The next problem was that banks hoarding huge piles of cash have the same problem as those that used to carry lots of gold. It soon becomes inconvenient and risky to store and move. In today’s economy, it would be unrealistic to ship billions of dollar bills to the middle-east in return for oil. With advances in technology, it has become possible for banks to instead track who owns money, and how much, digitally rather than them having to hold reserves of cash for their owners. In fact, the quantity of paper money and coins in circulation decreases every year and is only a tiny fraction of the amount of ‘money’ stored digitally in files on the bank’s computers. Wait what? Digital files? Can’t you copy a digital file pretty easily?
The Double Spend Problem
If money is stored in files, why can’t someone just copy that file over and over until they become very rich? This is what’s known as the Double Spend Problem. It’s nothing new, the same challenge exists with paper money where it can be counterfeited by criminals who print money themselves. Luckly, there are mechanisms in place to make this quite difficult to do, although it does still happen but less today than ever before. Back to digital. By keeping a central register of who owns how much money, banks are able to keep track of each customer’s account digitally; assuming we can trust the bank’s computer of course.
That sure seems like a lot of trust in someone else. Can we be sure to trust everyone with access to our money? Well, not always. If the central bank in your country chooses to print loads of new money, such as most did during the economic crisis of 2008, then the money we trusted them with became less valuable; often through no fault of our own – yet we all share the risk of it happening. In some countries, this happened to such an extent, where the value of their money decreased massively. In fact, between 2008 and 2009; the value of the Zimbabwean dollar (ZWD) decreased so massively as to cause the currency to collapse. At the peak of the crisis, prices of basic items like food actually DOUBLED every 24 hours, causing food shortages and soaring unemployment. In some towns, people actually carried money in wheelbarrows, just to buy small items…until the actual wheelbarrow became worth more than the money it could carry!
The final problem with fiat money is control. You have to trust your bank 100% to a) look after your money and b) make sure you can access it. This isn’t always the case. History has shown us that when bank customers decide to withdraw their money en-masse, that the bank can actually freeze withdrawals. In other cases, banks can freeze the account of an individual, for example if the court believes that someone’s money has been illegally obtained.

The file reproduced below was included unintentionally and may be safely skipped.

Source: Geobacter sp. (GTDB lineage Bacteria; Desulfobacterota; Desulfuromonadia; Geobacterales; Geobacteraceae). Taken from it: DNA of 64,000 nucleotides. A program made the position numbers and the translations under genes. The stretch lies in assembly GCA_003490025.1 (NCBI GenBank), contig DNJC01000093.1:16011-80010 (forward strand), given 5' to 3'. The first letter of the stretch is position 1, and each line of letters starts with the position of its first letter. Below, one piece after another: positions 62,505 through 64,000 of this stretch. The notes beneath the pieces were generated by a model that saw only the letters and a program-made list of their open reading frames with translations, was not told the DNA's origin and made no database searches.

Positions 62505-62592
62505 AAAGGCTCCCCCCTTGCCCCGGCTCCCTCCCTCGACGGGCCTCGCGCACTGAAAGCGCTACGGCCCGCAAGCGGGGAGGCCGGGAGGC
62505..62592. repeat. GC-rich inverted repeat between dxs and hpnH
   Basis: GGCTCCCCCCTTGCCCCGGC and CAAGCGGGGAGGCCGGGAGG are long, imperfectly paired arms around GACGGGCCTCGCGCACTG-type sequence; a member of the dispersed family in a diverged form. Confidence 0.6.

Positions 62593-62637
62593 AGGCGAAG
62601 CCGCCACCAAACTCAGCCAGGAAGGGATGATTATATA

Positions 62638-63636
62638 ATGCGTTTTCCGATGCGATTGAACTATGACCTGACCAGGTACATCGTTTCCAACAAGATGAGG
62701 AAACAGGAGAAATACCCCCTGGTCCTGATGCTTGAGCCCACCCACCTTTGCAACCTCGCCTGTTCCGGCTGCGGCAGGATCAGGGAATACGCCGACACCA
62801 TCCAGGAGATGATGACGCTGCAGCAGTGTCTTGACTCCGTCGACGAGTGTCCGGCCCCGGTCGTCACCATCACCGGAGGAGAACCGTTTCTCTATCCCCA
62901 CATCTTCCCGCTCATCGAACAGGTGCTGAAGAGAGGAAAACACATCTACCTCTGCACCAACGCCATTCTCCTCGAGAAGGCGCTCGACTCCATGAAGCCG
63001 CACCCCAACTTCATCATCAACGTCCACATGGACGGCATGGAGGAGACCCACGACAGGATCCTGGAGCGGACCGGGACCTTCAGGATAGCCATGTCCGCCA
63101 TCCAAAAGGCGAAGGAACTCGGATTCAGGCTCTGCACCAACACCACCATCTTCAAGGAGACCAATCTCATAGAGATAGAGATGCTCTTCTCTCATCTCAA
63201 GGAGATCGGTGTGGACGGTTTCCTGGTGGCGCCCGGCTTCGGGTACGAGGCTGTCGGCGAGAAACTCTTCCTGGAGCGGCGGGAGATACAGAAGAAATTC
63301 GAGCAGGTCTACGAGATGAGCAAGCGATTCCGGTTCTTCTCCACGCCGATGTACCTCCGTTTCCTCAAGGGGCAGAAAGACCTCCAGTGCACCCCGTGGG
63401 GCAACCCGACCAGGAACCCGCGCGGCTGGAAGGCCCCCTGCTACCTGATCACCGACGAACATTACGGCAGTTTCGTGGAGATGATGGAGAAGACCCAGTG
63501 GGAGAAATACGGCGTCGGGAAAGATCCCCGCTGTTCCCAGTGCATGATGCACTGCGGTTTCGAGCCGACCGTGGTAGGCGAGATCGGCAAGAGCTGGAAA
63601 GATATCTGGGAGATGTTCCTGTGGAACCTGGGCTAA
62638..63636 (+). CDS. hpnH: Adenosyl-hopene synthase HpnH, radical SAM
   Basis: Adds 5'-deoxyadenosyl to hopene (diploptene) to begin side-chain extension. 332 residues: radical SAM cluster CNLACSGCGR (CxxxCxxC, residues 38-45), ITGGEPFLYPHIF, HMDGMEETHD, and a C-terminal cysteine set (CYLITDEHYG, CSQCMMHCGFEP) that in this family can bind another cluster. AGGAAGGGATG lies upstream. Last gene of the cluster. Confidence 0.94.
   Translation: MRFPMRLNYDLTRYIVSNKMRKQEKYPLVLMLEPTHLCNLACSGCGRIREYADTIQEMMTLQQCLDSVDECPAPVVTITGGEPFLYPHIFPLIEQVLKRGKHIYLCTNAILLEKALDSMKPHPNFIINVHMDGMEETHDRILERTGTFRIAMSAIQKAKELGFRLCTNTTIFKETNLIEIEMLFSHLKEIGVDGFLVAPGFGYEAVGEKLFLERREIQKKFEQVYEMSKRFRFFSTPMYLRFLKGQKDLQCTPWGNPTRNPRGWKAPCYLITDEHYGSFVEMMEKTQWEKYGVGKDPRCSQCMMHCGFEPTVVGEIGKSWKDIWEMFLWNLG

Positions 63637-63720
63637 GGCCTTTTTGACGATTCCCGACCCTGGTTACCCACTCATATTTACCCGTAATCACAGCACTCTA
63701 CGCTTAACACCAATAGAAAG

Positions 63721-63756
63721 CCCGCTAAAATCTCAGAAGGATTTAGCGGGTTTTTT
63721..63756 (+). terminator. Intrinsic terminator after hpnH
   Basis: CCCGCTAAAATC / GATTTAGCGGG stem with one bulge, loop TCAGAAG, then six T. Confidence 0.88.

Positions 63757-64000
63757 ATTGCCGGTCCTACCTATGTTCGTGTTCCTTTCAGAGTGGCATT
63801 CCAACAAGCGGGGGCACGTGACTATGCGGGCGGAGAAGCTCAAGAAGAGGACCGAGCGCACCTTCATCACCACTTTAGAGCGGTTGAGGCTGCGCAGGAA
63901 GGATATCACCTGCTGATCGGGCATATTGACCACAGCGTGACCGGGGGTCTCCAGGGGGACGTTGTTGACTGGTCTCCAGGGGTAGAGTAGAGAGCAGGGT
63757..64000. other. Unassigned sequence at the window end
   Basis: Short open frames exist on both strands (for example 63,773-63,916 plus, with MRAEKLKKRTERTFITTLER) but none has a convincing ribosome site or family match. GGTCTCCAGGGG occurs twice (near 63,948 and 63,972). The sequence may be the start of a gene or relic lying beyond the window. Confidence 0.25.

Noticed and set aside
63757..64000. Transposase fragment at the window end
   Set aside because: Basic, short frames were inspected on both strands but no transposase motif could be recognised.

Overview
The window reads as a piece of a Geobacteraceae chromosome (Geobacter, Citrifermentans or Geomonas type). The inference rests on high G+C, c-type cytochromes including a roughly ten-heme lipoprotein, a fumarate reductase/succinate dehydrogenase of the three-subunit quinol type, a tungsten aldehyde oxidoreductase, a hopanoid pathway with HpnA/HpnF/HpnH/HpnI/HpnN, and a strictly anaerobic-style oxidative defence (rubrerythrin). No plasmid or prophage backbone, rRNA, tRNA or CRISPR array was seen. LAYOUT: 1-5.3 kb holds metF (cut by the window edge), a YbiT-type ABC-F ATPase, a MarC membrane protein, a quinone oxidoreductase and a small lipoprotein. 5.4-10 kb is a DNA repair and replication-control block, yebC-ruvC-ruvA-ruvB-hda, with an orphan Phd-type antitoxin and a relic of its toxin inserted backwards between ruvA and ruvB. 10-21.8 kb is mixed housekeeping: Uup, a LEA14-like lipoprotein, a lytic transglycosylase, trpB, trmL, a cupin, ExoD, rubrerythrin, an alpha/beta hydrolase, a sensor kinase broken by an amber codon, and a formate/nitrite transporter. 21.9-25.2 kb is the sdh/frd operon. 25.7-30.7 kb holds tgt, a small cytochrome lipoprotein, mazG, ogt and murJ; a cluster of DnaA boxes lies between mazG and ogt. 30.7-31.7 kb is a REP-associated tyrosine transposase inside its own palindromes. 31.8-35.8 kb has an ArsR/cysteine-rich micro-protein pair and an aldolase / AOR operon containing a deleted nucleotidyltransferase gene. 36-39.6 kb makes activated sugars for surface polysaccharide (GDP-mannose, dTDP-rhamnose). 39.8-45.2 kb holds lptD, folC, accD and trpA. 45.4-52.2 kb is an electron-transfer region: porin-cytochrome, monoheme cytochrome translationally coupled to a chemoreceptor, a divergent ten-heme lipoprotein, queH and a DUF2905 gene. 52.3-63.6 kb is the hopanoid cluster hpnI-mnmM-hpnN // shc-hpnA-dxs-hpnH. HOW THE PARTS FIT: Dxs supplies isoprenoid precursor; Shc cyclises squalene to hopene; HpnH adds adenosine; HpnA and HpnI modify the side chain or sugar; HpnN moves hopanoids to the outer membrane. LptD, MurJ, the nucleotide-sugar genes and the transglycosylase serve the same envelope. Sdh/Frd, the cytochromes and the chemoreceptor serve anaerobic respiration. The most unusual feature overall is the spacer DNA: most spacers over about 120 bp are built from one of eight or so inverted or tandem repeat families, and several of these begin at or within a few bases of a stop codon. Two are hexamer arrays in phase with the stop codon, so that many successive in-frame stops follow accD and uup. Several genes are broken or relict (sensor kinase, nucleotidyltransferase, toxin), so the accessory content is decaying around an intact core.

Given all these challenges, someone had the brilliant idea of a decentralized currency that could overcome many of these challenges.
The Birth of Bitcoin
In 2008, someone by the name of Satoshi Nakamoto wrote a whitepaper which they published online, outlining the concept of a decentralized digital currency which they referred to as Bitcoin. The outline described it as:
A purely peer-to-peer version of electronic cash would allow online payments to be sent directly from one party to another without going through a financial institution.
In the same way that a bank stores digital money on its ledger, Bitcoin is a ledger that is distributed, or decentralized, meaning that many people own a copy of the ledger that says who owns what. The key difference here is that the ledger owned by the bank is totally private and nobody else knows how much money another customer has. In a decentralized ledger, the exact opposite is true – everyone knows how much another user has, this making it transparent. However the owner of the money is anonymous so you never actually know who is in possession of that bitcoin because unlike a bank ledger that has a name (or account owner), the ledger for bitcoin uses random (but unique) sequences of numbers and letters. This decentralized ledger is called the Blockchain.